Pertussis colonization of the host respiratory tract launches the primary innate immune defense. In their review, Giorgio Fedele and colleagues describe how CyaA is actively involved in the subversion of host immune responses by intoxicating a vast array of target cells [2]. In particular, the authors focus on the massive amounts of cAMP produced by CyaA in dendritic cells, alveolar macrophages, and neutrophils, leading to various effects and dramatically altering the host immune response.
The ability of CyaA to deliver its catalytic domain into antigen presenting cells, such as in dendritic cells, has been exploited to engineer CyaA-based non-replicating recombinant proteins in which antigens are genetically inserted into the detoxified CyaA catalytic domain. Daniel Ladant and myself review these biotechnological applications he initiated in collaboration with Claude Leclerc in the early 1990s [3]. We illustrate the use of CyaA-based recombinant vaccines with data from clinical trials.
This Special Issue then focuses on the molecular processes involved in CyaA biogenesis, membrane translocation, and the effects of cAMP intoxication. CyaA is produced as a protoxin, proCyaA, which is acylated in the bacteria before its secretion. Acylation is crucial for CyaA activation, i.e., to gain the ability to translocate its catalytic domain into target host cells. In a research article, Valérie Bouchez and colleagues characterize the nature of the acyl chains of CyaA toxins from various Bordetella isolates using state-of-the-art mass spectrometry methods [4]. The authors further analyzed the cytotoxicity of CyaA toxins against macrophages and showed that only CyaA from pertussis exhibits a cytotoxic activity against macrophages.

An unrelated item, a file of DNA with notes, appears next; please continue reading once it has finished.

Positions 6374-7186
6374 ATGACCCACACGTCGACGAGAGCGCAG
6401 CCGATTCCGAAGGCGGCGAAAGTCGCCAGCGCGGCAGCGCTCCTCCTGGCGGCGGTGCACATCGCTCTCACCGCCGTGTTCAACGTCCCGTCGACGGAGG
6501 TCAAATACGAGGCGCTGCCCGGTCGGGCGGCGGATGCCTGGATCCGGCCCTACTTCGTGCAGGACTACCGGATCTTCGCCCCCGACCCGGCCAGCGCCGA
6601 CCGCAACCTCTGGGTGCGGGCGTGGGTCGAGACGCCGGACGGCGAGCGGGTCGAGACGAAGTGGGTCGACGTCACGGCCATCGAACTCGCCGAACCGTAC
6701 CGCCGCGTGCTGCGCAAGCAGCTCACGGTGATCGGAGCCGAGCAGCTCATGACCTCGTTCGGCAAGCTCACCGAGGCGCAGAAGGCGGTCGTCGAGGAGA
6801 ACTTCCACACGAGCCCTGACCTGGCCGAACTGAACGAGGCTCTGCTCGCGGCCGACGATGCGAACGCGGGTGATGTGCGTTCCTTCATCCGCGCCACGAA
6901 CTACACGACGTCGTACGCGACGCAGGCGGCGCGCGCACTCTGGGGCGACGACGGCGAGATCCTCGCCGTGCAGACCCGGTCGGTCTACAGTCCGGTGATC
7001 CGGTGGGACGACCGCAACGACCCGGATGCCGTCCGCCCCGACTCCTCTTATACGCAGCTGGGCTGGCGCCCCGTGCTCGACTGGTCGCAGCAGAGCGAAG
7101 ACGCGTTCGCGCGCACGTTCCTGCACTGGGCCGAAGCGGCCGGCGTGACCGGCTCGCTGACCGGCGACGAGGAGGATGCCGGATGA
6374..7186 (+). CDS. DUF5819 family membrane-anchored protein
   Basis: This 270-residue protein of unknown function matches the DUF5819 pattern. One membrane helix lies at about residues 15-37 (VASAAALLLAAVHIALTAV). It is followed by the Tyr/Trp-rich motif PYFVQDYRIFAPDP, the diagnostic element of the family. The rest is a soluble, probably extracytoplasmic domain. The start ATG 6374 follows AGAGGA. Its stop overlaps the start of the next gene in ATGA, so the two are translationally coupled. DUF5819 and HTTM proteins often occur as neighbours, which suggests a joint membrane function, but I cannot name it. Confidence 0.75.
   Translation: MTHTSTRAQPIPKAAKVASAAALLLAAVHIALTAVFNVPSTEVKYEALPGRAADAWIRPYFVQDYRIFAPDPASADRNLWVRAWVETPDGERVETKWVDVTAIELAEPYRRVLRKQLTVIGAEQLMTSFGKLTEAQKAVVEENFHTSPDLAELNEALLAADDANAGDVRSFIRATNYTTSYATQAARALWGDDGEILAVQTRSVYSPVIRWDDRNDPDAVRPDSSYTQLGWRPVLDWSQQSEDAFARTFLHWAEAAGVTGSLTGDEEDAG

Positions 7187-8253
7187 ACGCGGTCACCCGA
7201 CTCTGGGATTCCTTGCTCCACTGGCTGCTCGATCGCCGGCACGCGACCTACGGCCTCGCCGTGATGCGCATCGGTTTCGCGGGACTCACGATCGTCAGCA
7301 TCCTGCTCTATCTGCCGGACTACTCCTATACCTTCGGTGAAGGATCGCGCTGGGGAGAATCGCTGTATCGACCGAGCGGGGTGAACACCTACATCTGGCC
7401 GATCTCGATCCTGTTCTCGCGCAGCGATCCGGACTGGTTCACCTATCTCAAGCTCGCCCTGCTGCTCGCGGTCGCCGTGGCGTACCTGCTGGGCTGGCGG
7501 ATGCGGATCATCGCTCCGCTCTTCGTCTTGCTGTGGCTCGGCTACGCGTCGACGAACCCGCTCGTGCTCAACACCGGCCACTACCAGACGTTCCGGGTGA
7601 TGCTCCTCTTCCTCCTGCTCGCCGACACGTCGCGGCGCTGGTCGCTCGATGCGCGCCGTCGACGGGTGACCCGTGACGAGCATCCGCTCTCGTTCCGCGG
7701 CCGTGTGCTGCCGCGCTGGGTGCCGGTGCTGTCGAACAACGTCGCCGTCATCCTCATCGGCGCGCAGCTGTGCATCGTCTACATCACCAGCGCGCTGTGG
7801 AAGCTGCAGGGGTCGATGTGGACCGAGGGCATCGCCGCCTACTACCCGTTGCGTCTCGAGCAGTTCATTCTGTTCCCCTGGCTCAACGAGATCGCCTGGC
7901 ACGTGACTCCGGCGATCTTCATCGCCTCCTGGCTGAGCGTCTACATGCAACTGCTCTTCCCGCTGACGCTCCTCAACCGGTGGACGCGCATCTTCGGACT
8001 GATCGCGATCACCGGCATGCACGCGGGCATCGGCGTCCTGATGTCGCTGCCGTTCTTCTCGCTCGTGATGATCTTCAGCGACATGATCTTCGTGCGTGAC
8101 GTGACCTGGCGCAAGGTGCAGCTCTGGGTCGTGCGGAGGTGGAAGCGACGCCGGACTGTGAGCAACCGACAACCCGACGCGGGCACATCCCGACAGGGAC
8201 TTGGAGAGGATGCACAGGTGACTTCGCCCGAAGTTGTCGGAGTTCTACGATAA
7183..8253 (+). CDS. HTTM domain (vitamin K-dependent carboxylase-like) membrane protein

Jakub Novak et al. and Helena Ostolaza et al. provide two complementary reviews describing the molecular basis of CyaA biogenesis and translocation. Novak and colleagues further highlight the diverse effects of CyaA on host phagocytes [5], while the Ostolaza group provides a detailed description of the potential molecular processes leading to CyaA translocation across the plasma membrane of target cells [6].
In a research article, Alexis Voegele and colleagues present new results on a membrane-active peptide derived from the CyaA translocation region, which is required for the delivery of the catalytic domain into host cytosol. They show that the arginine residues from the segment 454–484 from CyaA are involved in the successive steps of membrane interaction, folding, and permeabilization [7]. The authors propose that this region induces a local destabilization of the membrane, decreasing the energy required to translocate the catalytic domain across the plasma membrane.